When we choose to treat Sleep Disordered Breathing (SDB) in our dental offices, we take on a set of increased responsibilities. Thorough data collection is important in dentistry; it’s even more important in dental sleep medicine.

In order to efficiently and effectively treat our patients for sleep apnea there is a certain protocol that we have to follow and we must be aware of our patient’s medical history. A history of present illness (HPI) is a key component to this algorithm of treating our patients that have been diagnosed with SDB.

The HPI is simply the chronology of the patient’s health issues since the first sign of sleep apnea or their last visit. The HPI consists of eight different elements:
  1. Location

  2. Severity

  3. Quality

  4. Context

  5. Timing

  6. Duration

  7. Modifying Factors

  8. Associated Signs


There are two levels of the HPI; brief and extended. One to three elements must be included in the write up to meet the requirement of a brief HPI and an extended HPI must include at least four of those elements. An extended HPI looks similar to the clinical example below:

CC: Sleep Apnea

HPI: Patient was told of snoring and gasping by bed partner since 1995. No complaints unless supine. He does not notice any daytime sleepiness. PCP noted HTN and referred to sleep doc. Sleep study found mild OSA and tried CPAP for three nights but discontinued use due to discomfort.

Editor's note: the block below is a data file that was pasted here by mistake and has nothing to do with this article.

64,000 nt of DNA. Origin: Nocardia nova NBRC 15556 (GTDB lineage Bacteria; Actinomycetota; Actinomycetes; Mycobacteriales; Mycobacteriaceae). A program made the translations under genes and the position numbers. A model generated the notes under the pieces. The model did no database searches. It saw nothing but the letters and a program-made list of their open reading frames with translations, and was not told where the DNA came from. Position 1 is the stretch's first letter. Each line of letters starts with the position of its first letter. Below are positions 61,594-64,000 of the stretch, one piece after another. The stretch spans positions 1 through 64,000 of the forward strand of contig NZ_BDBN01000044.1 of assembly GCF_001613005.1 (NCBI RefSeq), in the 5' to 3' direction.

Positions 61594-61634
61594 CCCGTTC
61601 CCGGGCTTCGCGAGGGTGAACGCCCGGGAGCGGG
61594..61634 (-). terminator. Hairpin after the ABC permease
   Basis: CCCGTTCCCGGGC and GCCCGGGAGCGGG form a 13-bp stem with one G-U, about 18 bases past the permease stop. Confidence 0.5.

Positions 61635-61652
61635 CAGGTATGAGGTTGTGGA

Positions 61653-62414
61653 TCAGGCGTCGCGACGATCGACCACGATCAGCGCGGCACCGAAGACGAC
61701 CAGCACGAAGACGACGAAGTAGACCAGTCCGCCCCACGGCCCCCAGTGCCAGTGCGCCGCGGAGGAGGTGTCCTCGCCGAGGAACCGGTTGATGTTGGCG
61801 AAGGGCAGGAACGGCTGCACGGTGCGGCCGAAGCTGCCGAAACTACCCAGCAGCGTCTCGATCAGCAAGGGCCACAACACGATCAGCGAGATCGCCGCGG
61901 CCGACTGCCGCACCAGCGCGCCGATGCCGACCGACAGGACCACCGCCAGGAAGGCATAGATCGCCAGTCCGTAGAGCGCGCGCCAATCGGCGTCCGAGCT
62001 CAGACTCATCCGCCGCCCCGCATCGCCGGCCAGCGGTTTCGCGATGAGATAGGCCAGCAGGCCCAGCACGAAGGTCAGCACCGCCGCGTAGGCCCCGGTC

In that example, four elements are covered: severity, context, duration and associated signs. Just remember, there aren’t any shortcuts when it comes to the HPI; this information must be recorded by you and not by a member of your staff. It is OK for the patient to fill out a questionnaire as long as the doctor notes that specifically he or she reviewed it.  More informative is the doctor simply mastering this short list of topics and recording the findings of a conversation during the preclinical interview.

Comments

Commenter's Profile Image Fiona Neill
September 3rd, 2013
So what if the patient comes in complaining about her CPAP, and says she has heard of this night guard like device that can help her. Do you still send them for sleep study? How do you approach for a Silent-Nite or similar device?
Commenter's Profile Image Steve Carstensen
September 3rd, 2013
If your patient already has a CPAP, she won't need another sleep study. You can get in touch with the diagnosing physician and see if she might be a candidate for Oral Appliance Therapy. If that's true, then a trained dentist can provide that for her, possibly greatly improving her health if she'll use that new device where she avoided using the CPAP before. Silent-Nite is one of more than a hundred FDA approved devices for treating obstructive sleep apnea.